Do new highs in the market mean it’s time to sell?

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U.S. stock market indexes have been reaching new all-time highs repeatedly since last year’s Presidential election. Does this mean investors should be worried that the market is hitting a “top” and that prices are about to slump?

In a word, no: New highs in the markets do not tell us anything about what comes next, say researchers at Dimensional Fund Advisors. In fact, much of the time stock prices continue to go higher even after the Standard & Poor’s 500 Stocks Index hits record levels, DFA research shows.

Looking at returns on the S&P 500 Index from 1926 through 2016, DFA found that the market was higher 80.5 percent of the time a year after hitting a new monthly record high. That was an even better positive performance than just looking at the market’s 12-month performance after any index level, when it gained in value 74.7% of the time.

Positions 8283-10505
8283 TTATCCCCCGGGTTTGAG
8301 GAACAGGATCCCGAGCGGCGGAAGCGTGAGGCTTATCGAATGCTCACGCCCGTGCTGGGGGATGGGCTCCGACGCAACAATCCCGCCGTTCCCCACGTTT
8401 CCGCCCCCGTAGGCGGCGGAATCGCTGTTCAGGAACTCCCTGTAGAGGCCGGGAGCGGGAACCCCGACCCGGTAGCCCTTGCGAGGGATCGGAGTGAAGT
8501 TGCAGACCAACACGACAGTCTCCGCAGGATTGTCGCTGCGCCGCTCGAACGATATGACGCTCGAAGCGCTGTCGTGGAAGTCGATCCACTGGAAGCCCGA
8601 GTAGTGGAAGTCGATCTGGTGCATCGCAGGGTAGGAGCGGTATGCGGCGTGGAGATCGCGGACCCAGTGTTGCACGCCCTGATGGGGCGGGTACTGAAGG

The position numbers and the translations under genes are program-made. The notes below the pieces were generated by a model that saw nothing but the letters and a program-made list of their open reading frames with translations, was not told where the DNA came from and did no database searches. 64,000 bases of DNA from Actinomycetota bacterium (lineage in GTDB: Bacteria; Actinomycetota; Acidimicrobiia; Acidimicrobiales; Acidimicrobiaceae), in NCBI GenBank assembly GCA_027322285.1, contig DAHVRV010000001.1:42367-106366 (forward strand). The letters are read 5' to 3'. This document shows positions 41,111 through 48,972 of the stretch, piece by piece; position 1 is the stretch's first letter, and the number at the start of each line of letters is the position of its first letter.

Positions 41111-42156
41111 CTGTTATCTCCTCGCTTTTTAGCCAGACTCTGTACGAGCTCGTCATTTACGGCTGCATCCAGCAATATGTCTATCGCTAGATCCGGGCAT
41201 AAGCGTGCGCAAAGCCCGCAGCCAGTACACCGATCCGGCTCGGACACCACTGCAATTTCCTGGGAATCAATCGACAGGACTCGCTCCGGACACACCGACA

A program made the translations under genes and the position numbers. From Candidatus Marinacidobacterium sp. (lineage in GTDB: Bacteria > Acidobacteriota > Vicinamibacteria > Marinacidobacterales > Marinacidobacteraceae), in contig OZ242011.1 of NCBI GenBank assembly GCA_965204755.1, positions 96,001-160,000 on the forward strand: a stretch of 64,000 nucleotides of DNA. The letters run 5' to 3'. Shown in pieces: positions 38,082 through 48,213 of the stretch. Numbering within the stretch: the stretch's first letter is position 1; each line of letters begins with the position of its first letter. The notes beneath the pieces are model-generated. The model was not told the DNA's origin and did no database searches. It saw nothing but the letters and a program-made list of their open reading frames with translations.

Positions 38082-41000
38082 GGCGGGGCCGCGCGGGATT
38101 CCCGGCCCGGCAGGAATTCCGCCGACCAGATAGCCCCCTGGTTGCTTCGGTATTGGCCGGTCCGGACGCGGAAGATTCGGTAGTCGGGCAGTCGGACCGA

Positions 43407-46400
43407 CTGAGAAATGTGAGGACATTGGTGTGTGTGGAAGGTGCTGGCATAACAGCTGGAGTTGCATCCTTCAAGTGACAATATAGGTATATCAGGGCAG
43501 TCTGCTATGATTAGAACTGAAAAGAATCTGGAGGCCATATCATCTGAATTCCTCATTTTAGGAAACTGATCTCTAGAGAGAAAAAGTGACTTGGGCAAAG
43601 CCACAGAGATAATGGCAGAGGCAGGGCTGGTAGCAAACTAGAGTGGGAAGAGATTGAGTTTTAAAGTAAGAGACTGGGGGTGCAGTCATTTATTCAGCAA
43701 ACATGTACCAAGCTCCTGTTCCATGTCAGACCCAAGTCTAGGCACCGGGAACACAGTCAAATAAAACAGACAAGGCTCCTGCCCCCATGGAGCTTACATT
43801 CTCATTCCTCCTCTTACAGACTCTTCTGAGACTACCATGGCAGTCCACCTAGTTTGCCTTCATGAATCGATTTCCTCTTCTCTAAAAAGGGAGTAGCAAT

“Looking at this data, it is clear that new index highs have historically not been useful predictors of future returns,” DFA said. Markets may go down or up after hitting a new high, but their path is not determined by these short-term price movements. Instead, the trends in stock prices are based on investors’ expectations of corporate earnings and expected returns on stocks.

DFA also noted that by ignoring short-term market movements and staying invested for long periods, investors can improve their chances of positive results. Over any one-year period U.S. stocks, as measured by the Fama/French Total U.S. Market Index, have beaten short-term U.S. Treasury Bills about 69 percent of the time. But over every 15-year period stocks have won out 96 percent of the time, DFA said.

Richard Schroeder, CFP®
Chief Investment Officer

Richard Schroeder
Richard Schroeder